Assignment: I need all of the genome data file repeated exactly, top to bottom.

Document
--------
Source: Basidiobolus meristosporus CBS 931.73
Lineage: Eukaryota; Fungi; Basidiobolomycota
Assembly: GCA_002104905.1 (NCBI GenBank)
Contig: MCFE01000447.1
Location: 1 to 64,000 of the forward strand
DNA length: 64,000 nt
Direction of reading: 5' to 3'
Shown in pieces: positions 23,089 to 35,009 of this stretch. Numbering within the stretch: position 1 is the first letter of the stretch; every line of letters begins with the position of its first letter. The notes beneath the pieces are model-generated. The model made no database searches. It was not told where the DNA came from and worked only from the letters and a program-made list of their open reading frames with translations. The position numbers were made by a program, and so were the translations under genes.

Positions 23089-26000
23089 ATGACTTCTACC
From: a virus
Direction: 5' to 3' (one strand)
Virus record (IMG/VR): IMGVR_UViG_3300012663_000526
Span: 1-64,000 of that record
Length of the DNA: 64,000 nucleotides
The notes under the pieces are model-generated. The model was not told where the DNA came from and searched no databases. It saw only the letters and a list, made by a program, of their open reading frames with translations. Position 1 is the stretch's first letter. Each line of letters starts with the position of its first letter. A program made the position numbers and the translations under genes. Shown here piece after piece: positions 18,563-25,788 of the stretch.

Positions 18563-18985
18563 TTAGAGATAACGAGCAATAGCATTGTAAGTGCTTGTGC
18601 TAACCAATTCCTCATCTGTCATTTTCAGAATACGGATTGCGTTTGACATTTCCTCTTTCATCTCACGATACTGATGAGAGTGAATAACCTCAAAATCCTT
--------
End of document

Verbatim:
Source: Basidiobolus meristosporus CBS 931.73
Lineage: Eukaryota; Fungi; Basidiobolomycota
Assembly: GCA_002104905.1 (NCBI GenBank)
Contig: MCFE01000447.1
Location: 1 to 64,000 of the forward strand
DNA length: 64,000 nt
Direction of reading: 5' to 3'
Shown in pieces: positions 23,089 to 35,009 of this stretch. Numbering within the stretch: position 1 is the first letter of the stretch; every line of letters begins with the position of its first letter. The notes beneath the pieces are model-generated. The model made no database searches. It was not told where the DNA came from and worked only from the letters and a program-made list of their open reading frames with translations. The position numbers were made by a program, and so were the translations under genes.

Positions 23089-26000
23089 ATGACTTCTACC
From: a virus
Direction: 5' to 3' (one strand)
Virus record (IMG/VR): IMGVR_UViG_3300012663_000526
Span: 1-64,000 of that record
Length of the DNA: 64,000 nucleotides
The notes under the pieces are model-generated. The model was not told where the DNA came from and searched no databases. It saw only the letters and a list, made by a program, of their open reading frames with translations. Position 1 is the stretch's first letter. Each line of letters starts with the position of its first letter. A program made the position numbers and the translations under genes. Shown here piece after piece: positions 18,563-25,788 of the stretch.

Positions 18563-18985
18563 TTAGAGATAACGAGCAATAGCATTGTAAGTGCTTGTGC
18601 TAACCAATTCCTCATCTGTCATTTTCAGAATACGGATTGCGTTTGACATTTCCTCTTTCATCTCACGATACTGATGAGAGTGAATAACCTCAAAATCCTT